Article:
Notes and Editorial Reviews
Octet. Serenade. Sextet
MDG 948 18086 (SACD: 78:03)
There are some 20 composers named Hofmann or Hofman or Hoffman or Hoffmann listed in ArkivMusic.com. This one is Heinrich Karl J. Hofmann (one “f,” two “n”s). I find only one other listing of a piece by this composer on ArkivMusic, and nothing in the
Archive. Hence, this 78-minute program of three substantial chamber works fills a need.
The music is conservatively romantic in style, coming from a composer (1842–1902) who lived through the ages of Berlioz, Liszt, Wagner, and early Mahler, seemingly without being touched by any of them. Does that mean Hofmann is not worth remembering? The extensive program notes by Michael Wittmann make a strong case for the composer, noting that music need not be “metaphysical” to be eminently enjoyable and worthy, and that Hofmann “was one of the most frequently performed German composers during his lifetime.” Wittmann goes on to make the almost unbelievable claims that the Symphony, op. 22, of 1874 was “for a time the most frequently performed symphony in the German empire,” and that “the cantata
Märchen von der schönen Melusine
was performed more than 1,500 times” between 1875 and 1895 in Germany, England, and the U.S.A.
Weber, Spohr, Reinecke, and Bruch are the names that come to mind when listening to Hofmann’s chamber music. It is invariably pleasant, easy-going, lyrical, and melodious without being remarkable. It does not reach out and grab you, but then neither does Beethoven’s Septet, which was one of that composer’s most popular works during his lifetime. As a measure of Hofmann’s standing in the U.S. in the late 19th century, it was the New York Philharmonic Club that commissioned his Serenade for Flute and Strings. The Serenade impresses not so much for its melodic ideas, but for the skill with which Hofmann handles his material. The addition of a double bass to the standard string quartet gives the music an almost symphonic weight. The sonata-form first movement is full of sparkle, the second has an elegiac quality, the scherzo makes its mark with unusual rhythmic patterns, and the energetic finale is imbued with strong dance-like impulses.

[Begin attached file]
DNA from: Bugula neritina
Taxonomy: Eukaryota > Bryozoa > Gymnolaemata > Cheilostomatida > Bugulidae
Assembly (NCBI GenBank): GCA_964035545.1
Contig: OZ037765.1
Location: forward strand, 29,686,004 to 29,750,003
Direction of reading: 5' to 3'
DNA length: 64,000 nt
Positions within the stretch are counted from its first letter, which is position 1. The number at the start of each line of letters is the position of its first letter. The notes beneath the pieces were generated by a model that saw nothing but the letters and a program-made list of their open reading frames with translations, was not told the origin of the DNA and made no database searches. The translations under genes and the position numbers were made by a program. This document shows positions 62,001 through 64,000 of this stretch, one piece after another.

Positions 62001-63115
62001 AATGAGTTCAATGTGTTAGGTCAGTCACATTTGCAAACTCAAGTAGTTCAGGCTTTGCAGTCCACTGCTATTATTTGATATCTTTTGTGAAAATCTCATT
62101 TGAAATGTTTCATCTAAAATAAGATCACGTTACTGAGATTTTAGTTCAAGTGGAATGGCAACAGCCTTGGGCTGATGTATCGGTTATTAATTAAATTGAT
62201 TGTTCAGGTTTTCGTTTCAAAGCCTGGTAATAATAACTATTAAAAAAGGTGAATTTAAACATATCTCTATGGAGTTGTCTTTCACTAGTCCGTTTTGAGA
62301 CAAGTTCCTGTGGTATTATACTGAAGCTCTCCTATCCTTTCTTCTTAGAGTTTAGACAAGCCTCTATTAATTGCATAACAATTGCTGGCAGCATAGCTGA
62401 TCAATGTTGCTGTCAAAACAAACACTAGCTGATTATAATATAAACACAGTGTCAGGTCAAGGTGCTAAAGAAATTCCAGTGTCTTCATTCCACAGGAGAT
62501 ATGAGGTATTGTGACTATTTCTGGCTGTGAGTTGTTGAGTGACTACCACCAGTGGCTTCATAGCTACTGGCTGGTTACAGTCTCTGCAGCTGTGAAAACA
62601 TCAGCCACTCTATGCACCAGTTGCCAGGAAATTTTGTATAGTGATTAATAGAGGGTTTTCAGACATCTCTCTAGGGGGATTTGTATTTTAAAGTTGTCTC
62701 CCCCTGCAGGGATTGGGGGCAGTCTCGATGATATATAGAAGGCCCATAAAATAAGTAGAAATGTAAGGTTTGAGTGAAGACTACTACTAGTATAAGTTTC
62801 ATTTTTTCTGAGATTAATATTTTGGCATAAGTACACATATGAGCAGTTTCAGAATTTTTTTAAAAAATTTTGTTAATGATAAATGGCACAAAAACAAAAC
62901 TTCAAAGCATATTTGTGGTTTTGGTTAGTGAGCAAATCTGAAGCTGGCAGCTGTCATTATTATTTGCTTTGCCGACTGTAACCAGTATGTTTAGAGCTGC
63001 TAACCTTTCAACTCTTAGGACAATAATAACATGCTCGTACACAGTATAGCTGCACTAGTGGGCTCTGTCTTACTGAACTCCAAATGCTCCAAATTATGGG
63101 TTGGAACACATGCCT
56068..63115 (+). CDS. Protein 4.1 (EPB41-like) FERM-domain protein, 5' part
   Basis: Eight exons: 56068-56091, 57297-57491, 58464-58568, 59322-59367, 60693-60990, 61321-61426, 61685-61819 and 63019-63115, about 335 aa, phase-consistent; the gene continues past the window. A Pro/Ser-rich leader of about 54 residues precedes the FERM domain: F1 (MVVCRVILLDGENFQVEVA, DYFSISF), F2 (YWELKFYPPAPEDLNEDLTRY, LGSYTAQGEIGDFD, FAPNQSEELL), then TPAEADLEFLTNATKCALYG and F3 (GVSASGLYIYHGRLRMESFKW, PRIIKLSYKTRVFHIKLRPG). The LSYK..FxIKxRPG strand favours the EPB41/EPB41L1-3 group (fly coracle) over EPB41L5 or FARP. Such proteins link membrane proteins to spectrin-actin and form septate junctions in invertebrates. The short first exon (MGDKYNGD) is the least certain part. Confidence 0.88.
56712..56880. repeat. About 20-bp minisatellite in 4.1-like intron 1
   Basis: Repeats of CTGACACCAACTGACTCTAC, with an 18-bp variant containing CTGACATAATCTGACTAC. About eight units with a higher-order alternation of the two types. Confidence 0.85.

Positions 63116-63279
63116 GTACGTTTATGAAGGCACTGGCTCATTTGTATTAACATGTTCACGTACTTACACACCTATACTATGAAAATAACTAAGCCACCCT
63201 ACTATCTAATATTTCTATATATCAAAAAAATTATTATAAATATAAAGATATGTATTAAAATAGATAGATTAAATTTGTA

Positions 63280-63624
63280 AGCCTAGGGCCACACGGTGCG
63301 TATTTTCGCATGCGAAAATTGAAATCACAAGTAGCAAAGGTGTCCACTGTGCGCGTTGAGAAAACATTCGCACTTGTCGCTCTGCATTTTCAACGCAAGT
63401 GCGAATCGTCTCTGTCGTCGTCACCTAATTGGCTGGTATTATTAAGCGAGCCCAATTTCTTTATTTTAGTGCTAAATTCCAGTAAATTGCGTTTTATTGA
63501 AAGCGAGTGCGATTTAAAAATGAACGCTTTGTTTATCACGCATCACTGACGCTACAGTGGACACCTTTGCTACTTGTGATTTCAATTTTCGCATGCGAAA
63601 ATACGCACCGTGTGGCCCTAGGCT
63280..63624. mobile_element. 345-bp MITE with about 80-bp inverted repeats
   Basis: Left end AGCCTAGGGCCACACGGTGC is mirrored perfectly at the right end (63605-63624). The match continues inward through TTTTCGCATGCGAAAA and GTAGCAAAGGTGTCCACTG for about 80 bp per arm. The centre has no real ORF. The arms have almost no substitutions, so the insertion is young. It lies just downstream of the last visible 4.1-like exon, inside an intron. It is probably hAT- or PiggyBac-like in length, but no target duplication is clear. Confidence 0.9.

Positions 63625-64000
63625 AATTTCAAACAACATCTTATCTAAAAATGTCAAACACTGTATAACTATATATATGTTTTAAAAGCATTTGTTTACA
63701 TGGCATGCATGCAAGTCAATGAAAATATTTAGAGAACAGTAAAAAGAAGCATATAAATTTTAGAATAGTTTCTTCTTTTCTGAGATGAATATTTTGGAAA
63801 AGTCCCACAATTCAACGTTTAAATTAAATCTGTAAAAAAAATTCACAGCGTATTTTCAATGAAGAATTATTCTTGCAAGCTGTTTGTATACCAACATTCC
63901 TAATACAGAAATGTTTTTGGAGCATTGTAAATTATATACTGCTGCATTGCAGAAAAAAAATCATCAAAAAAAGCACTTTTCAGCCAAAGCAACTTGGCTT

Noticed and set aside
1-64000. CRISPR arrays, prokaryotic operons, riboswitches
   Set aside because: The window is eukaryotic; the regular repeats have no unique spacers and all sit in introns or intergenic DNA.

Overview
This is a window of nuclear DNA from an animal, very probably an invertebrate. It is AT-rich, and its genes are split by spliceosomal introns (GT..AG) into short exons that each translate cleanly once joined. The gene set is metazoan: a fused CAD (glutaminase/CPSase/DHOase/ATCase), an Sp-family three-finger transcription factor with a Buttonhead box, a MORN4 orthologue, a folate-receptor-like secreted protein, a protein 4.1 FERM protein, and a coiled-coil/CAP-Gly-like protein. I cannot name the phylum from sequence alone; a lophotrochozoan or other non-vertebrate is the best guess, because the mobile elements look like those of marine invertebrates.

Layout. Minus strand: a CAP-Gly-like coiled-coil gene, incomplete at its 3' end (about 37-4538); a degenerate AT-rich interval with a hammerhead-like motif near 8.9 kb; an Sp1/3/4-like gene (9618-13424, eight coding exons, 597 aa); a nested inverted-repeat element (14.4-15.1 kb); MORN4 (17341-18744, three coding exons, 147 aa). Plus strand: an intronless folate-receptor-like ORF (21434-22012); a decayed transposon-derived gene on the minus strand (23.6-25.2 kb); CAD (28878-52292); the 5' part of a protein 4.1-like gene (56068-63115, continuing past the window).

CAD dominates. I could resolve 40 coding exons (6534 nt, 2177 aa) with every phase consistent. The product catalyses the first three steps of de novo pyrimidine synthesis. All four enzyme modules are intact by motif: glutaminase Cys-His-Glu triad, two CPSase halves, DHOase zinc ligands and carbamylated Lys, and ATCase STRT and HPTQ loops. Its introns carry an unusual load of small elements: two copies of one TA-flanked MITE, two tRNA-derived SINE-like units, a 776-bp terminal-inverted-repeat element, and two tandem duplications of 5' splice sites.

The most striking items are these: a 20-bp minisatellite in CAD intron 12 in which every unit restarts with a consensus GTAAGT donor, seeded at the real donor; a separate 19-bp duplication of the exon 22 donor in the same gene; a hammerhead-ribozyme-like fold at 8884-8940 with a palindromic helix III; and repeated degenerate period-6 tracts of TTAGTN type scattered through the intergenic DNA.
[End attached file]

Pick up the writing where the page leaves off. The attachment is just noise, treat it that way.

Asked to name an octet for the mixed ensemble of strings and winds, most music lovers would have no trouble citing Schubert’s. But beyond his, what else is there? Not counting those that include piano, I can come up with the paltry list of only Spohr, Rheinberger, Hindemith, Sigismund Neukomm, and now Hofmann. (I’ve probably missed an obvious one; perhaps some kind reader will send a letter to the editor.) Hofmann’s Octet is not for quite the same forces as Schubert’s (Hofmann has a flute, Schubert a double bass). Purely by coincidence, I would assume, Hofmann’s Octet opens with a subject that seems almost a clone of Mendelssohn’s Octet for Strings. The movement breezes along in a most genial vein, and is followed a bucolic slow movement, a gavotte that will inevitably set faces smiling and feet tapping, and a finale that romps along with Brahmsian vigor.
The 11-member Berlin-based Berolina Ensemble is a first-class group that turns in committed performances full of vitality, dynamic contrast, and color. Hofmann may not be a composer on the order of a Schubert or a Weber, but the Berolinas make such a strong case for him that while listening one cannot but fully enjoy the experience. Excellent sound.
FANFARE: Robert Markow
Works on This Recording
Octet, Op. 80 by Heinrich Karl J. Hofmann
Serenade, Op. 65 by Heinrich Karl J. Hofmann
Sextet, Op. 25 by Heinrich Karl J. Hofmann
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